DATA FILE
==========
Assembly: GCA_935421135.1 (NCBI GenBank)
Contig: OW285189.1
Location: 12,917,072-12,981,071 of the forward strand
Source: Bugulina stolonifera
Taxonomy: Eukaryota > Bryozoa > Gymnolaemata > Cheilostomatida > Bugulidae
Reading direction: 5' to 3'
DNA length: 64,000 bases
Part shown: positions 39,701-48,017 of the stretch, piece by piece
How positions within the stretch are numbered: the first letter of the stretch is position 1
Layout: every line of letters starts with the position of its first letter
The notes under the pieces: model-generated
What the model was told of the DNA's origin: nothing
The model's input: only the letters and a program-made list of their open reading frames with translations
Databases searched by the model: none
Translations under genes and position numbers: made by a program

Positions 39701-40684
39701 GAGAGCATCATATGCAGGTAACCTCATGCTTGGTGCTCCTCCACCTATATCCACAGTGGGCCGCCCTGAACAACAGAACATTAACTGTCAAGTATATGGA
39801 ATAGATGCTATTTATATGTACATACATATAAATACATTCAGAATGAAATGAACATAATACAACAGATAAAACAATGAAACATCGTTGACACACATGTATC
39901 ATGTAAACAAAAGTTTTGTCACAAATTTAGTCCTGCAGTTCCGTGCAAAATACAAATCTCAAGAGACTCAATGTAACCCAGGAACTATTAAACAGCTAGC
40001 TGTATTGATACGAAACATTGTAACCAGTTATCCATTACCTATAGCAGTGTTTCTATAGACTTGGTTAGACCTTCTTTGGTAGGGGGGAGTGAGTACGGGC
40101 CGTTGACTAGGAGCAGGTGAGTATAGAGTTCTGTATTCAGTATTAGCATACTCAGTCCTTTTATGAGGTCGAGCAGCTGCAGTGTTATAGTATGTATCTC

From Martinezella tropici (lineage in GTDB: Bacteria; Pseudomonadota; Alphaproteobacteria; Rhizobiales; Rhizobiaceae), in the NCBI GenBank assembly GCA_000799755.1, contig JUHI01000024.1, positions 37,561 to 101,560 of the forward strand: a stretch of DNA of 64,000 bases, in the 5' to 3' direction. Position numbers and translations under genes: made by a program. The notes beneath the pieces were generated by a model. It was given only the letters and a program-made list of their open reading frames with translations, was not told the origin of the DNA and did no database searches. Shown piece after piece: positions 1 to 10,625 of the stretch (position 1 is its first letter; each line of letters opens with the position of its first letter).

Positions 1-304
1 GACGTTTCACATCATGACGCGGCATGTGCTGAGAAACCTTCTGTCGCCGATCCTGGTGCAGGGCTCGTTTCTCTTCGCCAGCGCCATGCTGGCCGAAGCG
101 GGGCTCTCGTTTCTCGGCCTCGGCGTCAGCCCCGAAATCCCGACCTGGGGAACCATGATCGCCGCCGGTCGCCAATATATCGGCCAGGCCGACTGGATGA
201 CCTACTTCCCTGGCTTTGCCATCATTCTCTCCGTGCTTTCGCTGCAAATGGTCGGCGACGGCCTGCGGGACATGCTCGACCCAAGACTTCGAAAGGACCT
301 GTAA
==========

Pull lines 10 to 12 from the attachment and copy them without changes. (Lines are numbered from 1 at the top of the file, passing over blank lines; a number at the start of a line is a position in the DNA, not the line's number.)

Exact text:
Layout: every line of letters starts with the position of its first letter
The notes under the pieces: model-generated
What the model was told of the DNA's origin: nothing